Nuclear Attack Jun 16,2017

Event Duration Dimensions ( 3 Weeks )

Thinking about the Unthinkable – Nuclear Survival


I hated NBC (Nuclear, Biological, and Chemical) training in the Army.  It was like dressing up for really cold weather on a really hot day.  Additionally, even with wearing all our gear, you were only protected for a limited amount of time – you needed to get out of the hot zone and then decontaminate.  So let’s look at this from the prepper viewpoint – if you are in a hot zone, you need to get out of there or better yet, don’t venture into a hot zone in the first place. 

Just to start things off let’s look at a graphic of a 500 warhead (purple triangle) and a 2000 warhead (black dot) scenario in the United States.



I don’t have access to the person who generated this map or his thought process in selecting the targets but it seems from the discussions on and

that the 500 warhead scenario is counter-value (retaliatory) while the 2000 warhead scenario is counter-force.  Bottom line is a nuclear war would result in a lot of America being exposed to radiation.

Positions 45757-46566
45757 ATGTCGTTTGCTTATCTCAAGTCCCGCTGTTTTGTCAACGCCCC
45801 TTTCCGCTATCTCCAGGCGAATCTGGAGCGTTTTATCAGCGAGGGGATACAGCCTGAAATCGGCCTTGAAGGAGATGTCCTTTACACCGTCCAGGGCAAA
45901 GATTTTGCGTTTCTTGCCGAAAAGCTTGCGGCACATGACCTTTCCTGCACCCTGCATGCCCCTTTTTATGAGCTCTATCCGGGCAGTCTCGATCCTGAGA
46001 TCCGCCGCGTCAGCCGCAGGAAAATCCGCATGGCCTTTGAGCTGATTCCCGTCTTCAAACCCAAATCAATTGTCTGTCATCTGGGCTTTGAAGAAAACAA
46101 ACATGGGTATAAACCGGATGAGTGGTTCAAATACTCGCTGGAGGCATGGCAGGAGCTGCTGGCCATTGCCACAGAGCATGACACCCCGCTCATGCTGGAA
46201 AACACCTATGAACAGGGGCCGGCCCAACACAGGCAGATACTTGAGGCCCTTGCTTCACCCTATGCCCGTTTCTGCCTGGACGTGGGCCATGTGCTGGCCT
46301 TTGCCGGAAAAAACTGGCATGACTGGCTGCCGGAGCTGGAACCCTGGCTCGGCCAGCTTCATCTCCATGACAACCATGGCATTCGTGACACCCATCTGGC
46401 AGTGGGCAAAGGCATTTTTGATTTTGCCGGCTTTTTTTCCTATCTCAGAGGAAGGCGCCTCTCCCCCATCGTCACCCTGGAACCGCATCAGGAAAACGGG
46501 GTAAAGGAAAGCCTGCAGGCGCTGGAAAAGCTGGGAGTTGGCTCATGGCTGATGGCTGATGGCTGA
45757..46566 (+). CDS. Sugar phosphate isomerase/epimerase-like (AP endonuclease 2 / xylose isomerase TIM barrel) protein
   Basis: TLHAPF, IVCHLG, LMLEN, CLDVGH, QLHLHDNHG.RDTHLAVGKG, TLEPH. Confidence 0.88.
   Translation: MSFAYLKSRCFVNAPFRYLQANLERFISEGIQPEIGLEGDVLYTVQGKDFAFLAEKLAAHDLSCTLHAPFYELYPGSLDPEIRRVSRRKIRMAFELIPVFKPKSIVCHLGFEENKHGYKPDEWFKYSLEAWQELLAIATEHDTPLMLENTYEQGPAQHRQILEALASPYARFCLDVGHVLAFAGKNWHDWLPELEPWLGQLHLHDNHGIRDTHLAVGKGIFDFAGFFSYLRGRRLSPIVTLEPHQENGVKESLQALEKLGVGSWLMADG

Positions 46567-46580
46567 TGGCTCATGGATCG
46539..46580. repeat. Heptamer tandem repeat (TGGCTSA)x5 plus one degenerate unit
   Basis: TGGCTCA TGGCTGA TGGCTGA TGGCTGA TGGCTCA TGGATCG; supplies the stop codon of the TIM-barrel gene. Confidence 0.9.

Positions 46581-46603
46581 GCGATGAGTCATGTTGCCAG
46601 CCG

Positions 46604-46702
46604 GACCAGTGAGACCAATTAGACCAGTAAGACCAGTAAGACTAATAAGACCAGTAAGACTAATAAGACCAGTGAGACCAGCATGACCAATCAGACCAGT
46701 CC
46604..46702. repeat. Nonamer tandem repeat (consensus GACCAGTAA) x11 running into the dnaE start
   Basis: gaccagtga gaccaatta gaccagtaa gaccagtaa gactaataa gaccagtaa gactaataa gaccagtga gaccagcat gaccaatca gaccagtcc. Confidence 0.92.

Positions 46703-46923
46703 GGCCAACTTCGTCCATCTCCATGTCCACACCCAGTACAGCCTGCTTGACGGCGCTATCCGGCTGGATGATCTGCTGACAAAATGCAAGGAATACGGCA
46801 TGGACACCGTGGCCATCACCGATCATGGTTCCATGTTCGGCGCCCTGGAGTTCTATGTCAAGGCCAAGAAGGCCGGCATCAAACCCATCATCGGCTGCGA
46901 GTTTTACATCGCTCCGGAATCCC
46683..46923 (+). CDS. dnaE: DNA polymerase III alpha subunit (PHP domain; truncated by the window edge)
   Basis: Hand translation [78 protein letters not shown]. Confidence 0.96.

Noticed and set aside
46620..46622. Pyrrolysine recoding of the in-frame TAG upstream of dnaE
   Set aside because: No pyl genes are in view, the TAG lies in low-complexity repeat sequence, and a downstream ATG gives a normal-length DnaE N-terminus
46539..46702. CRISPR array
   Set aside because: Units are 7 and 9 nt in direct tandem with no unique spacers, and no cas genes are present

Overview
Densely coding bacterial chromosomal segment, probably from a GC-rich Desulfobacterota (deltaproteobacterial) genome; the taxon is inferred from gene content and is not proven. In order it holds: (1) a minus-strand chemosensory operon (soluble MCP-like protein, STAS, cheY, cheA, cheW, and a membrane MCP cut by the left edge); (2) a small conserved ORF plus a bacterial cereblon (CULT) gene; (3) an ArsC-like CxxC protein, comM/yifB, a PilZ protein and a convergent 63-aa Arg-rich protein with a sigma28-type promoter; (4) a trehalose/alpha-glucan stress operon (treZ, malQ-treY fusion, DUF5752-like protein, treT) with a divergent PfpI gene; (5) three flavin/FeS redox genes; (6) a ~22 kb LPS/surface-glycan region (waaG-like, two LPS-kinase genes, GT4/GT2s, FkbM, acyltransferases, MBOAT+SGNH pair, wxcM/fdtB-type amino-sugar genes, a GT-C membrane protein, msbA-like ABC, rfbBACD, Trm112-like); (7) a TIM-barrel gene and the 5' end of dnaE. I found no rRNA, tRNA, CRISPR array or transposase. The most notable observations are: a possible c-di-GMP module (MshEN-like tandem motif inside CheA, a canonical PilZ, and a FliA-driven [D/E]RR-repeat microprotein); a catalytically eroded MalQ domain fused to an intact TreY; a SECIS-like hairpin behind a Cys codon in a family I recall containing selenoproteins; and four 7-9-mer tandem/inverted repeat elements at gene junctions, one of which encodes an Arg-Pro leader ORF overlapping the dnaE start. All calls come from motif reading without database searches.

There are also about 100 operating nuclear power plants in the US (excluding research reactors) and here is a graphic.



While the nuclear energy industry has been pretty safe, there have been accidents (at Three Mile Island in the US and most notably at Chernobyl in the former Soviet Union). 

Not to fear monger but the capability to build a nuclear device has been proliferating over the past several years with Pakistan and now Iran joining the club along with North Korea.  The possibility of an atmospheric EMP blast being delivered from a marine platform is feasible as is the possibility of a terrorist group smuggling even a low-order detonation device into the US, most likely in a large metropolitan area.